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March 4, 2010

Mr. Jon Jennings
Washington State Department of Ecology
Water Quality Program
P. O. Box 47600
Olympia, WA 98504

Dear Mr. Jennings,

The Northwest Mosquito and Vector Control Association greatly values our long and productive
relationship with mosquito control districts throughout Washington State and considers their
active participation in EPA’s Pesticide Environmental Stewardship program as a tangible
recognition of their commitment to protecting human health and the environment. With this
long-standing collaboration in mind, and in light of the recent emergence of West Nile virus in
Washington, I have to express my concerns with Washington State Department of Ecology’s
draft NPDES permit for aquatic mosquito control.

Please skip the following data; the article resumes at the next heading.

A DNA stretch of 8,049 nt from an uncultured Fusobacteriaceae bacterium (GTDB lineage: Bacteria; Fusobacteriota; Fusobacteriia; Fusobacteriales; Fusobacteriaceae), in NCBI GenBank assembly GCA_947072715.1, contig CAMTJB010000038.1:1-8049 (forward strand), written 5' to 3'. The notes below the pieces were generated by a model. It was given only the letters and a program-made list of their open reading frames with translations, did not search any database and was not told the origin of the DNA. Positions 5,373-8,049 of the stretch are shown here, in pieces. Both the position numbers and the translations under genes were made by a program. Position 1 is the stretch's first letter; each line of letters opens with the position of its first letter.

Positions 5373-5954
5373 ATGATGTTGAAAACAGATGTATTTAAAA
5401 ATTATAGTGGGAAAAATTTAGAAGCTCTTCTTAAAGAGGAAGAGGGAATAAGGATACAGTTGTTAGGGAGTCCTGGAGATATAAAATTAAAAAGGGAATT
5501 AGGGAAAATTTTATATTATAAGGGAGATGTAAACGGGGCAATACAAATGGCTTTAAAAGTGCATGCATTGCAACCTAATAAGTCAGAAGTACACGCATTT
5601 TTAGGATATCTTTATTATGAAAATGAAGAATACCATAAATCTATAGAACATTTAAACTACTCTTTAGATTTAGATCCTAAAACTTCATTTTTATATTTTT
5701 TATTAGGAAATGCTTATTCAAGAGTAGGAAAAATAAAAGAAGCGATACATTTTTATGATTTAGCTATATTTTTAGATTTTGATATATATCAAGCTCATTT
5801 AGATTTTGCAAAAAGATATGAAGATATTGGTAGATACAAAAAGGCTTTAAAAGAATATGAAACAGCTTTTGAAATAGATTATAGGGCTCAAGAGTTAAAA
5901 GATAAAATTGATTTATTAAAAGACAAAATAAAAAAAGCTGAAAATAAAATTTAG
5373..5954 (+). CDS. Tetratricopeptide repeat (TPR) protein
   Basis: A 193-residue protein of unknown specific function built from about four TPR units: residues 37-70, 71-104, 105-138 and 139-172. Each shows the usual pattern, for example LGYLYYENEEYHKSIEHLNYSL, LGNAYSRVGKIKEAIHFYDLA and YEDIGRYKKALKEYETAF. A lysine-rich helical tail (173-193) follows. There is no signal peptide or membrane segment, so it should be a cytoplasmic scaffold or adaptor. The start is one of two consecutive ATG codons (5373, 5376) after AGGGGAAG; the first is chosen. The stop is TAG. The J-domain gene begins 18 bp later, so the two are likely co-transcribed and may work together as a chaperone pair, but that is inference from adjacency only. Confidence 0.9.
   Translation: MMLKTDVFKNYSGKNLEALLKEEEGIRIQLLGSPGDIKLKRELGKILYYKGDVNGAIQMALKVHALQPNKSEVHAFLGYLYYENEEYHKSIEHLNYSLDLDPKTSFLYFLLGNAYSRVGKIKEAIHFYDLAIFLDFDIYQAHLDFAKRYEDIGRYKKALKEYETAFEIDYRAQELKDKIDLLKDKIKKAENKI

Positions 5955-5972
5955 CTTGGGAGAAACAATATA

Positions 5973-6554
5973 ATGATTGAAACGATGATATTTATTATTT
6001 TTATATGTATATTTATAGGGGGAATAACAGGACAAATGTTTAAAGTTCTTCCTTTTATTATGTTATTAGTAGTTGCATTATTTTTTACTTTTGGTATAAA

Adult mosquitoes, both vector and nuisance species, can potentially impact the health and
economy of all Washingtonians. Mosquito control districts in Washington have a long and
proud legacy of providing public health mosquito control operations that reduce these risks
through an Integrated Pest Management (IPM) strategy. A key component of this IPM strategy
is controlling adult nuisance species mosquitoes with adulticides by both air and ground. The
proposed NPDES permit restrictions effectively eliminates the use of adulticides for the control
of nuisance species mosquitoes by not authorizing the discharge of adulticides into “waters of the
state”. It should be noted that many common nuisance species mosquitoes prefer human hosts
and are aggressive biters both during the daytime and evening. The flight range of several of